Silver Chains Review – I Ain’t Afraid of No Ghost

In a Lot of Ways, a Story is Like a Cake

You stick to the formula, and you still get a really good cake, it’s just not going to be as exciting as, say, a molten chocolate lava cake, or a pineapple upside-down cake. Silver Chains is a game that tries to… well, have its cake and eat it too.

You play as Peter, who wakes up from a crash outside a mansion and heads inside for help. You pass out in the doorway and wake up deeper inside the dilapidated house and have to escape, crash completely forgotten. Unfortunately, albeit predictably, there are ghosts in the house that don’t want you to leave. Exploring further you find a ventriloquist dummy claiming to be your father who needs your help to break the curse that’s befallen your family.

You quickly learn not to be afraid of ghosts, particularly Eveline, the tall emancipated lady stalking the halls who only appears during scripted encounters. I died to her once during my entire playthrough, and only because of one of the game’s main problems: to interact with something, it has to be positioned just right on the screen, or else the prompt doesn’t appear. This was a repeated issue throughout the game, leaving me frustrated when I was being chased and had to interact with things in a timely manner. You get a monocle early in the game that shows you secrets in the environment but rather than showing you exactly what you need to do it settles for showing a compass pointing in the general direction, and I thought there was a glitch in my game when this was first introduced because I didn’t have the nigh-on-invisible door handle exactly in the center of the screen.


Frustrating Glitches

The game doesn’t look particularly impressive – not nearly as impressive as the landing page on the PS5 makes it look. The bathtubs look blocky, the textures are low resolution, the assets are reused, and at times doors seem to float separately from their doorways. The creature design is interesting enough, at times, but they’re let down by poor animation. As far as sound goes, it’s competent. Of course, games should aim a little higher than competent. I quickly noticed some audio loops that felt unnatural. The game tries to be subtle but still feels the need to announce Eveline’s presence with a loud scare chord, even when ghostly whispers are warning you of her presence.

The game was made by Russian developer Cracked Heads, and suffers badly from poor localization. Peter describes things poorly, using words out of context or else in a way that no fluent English speaker, like Peter, would use them, such as “Suddenly I got in a weird place” or “How could such a big maze locate in the house?” This even undercuts moments that I enjoyed.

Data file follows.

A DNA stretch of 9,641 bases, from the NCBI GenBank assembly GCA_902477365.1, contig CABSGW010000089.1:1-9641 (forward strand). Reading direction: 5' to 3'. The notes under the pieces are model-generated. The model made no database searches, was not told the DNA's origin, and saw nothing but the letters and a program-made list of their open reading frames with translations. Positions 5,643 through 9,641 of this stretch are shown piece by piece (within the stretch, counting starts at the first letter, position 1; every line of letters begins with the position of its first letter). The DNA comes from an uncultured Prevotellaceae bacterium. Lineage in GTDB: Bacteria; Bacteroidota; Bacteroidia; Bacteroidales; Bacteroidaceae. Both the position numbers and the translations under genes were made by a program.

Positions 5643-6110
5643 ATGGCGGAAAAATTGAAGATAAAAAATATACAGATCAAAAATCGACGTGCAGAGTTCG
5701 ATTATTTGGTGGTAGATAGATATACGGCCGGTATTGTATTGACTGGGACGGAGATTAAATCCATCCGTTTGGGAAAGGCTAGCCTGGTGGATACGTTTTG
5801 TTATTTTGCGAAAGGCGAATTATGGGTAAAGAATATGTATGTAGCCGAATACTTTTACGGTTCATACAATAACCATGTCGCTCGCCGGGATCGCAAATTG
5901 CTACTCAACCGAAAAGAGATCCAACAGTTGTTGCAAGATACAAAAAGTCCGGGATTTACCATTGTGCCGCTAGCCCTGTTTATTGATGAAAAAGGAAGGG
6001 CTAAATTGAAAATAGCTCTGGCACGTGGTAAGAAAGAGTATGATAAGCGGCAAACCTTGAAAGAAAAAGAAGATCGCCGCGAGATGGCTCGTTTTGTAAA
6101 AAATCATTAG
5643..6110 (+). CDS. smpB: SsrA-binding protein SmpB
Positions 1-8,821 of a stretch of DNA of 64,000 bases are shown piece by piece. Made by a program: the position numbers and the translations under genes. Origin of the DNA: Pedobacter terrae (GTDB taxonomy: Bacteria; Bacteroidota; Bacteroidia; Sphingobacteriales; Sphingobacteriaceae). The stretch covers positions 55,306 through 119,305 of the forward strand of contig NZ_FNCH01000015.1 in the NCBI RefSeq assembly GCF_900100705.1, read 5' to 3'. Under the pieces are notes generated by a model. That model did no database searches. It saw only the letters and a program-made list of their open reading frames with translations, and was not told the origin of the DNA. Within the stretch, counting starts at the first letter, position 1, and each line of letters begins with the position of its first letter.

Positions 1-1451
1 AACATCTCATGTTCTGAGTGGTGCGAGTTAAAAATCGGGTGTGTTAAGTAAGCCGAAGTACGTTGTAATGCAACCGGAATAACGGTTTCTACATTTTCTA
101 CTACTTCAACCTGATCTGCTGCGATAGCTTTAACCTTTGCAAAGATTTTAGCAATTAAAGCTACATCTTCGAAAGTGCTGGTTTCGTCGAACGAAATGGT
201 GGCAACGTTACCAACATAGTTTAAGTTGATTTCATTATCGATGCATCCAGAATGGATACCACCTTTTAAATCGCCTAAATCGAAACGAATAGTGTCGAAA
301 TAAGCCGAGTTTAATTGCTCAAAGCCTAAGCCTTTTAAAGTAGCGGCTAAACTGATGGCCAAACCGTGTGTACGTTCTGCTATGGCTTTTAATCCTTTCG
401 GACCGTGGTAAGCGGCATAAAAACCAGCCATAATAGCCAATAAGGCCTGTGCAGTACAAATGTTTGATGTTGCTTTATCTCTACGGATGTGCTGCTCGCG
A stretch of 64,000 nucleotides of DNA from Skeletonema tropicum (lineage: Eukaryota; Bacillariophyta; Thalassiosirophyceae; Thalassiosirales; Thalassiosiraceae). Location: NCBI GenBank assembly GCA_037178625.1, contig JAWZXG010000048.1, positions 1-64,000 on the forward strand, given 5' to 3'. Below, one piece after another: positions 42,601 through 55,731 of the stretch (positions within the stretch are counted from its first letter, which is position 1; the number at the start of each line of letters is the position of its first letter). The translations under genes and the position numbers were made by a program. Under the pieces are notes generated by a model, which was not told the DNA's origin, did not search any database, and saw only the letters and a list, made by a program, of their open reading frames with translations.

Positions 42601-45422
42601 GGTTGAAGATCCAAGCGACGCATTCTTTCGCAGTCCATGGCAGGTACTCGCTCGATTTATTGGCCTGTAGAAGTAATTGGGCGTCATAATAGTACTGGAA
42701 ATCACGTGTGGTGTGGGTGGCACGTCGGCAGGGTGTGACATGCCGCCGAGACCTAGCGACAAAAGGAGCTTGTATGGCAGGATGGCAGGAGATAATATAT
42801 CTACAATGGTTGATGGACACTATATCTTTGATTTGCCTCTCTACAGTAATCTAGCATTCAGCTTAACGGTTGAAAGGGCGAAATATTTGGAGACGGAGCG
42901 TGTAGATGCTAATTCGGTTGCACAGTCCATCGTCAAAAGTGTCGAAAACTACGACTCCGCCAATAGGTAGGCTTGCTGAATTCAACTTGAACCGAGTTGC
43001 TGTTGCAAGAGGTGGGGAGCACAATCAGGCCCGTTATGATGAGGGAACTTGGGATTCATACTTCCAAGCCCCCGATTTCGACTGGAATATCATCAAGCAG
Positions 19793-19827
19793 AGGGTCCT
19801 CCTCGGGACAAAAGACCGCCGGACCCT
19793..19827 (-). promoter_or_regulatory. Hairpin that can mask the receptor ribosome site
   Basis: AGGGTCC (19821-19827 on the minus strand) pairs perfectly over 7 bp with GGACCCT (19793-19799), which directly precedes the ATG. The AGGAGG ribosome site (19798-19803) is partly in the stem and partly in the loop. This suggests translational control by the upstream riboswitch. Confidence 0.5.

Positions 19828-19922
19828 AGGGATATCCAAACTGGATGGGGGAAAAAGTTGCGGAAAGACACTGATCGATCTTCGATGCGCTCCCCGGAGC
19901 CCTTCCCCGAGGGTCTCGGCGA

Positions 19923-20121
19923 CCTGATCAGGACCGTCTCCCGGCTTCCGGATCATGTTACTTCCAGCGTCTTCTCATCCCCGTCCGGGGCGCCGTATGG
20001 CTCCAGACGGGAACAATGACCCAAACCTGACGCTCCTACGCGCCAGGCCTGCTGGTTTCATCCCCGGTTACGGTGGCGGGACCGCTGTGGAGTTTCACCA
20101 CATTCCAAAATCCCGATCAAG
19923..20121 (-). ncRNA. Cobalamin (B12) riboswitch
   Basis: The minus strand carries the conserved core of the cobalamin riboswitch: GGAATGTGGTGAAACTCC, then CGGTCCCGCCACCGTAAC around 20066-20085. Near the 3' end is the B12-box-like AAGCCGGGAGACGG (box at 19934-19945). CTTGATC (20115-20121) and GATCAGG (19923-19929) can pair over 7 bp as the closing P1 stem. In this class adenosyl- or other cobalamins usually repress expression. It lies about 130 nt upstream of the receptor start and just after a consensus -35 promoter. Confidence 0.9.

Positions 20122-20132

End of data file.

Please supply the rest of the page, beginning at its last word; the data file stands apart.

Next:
The thing is, I can tell that Cracked Heads were trying to do something interesting – the having the cake. There’s a couple of passable jump scares, and one particular set piece involving a maze made of bookshelves I found interesting, but these moments were too few and far between to excite me for the long periods where nothing happens. The story is told mainly through diary entries scattered around the mansion or Peter’s inner monologue, and in a legitimately nice touch those diary entries are rearranged as Peter finds earlier ones which add context, and I genuinely wanted to get the whole story, as formulaic as it was. It would almost have made a better movie than a video game, and seems to aim for an emotional, twist-worthy climax let down by a poorly-executed chase scene.

The fact that the monsters only appear during scripted encounters lets you soak in the atmosphere (and despite the mediocre sound and graphics, the game is atmospheric) rather than looking over your shoulder waiting for the next encounter. It would have been better served if they’d removed these encounters altogether in exchange for something more akin to What Remains of Edith Finch or Come Home. I got the feeling that they intended to do more, but decided to settle for less. There are a couple of interesting moments scattered around, apart from the aforementioned maze there’s quite a nice moment in the opening minutes involving a record player and a door slamming and an interesting dream sequence later on, but these moments are rare.

It took me around three hours to complete Silver Chains, and if you’re looking for a distraction for an evening you could do worse – but you could also do so, so much better.

***PS4 Code Provided by Publisher***

The Good

  • A Couple Of Interesting Moments
  • A Few Passable Jump Scares
  • A Story I Wanted To Uncover

The Bad

  • Poor Localization
  • Monsters Appear During scripted Encounters
  • Uninspired Gameplay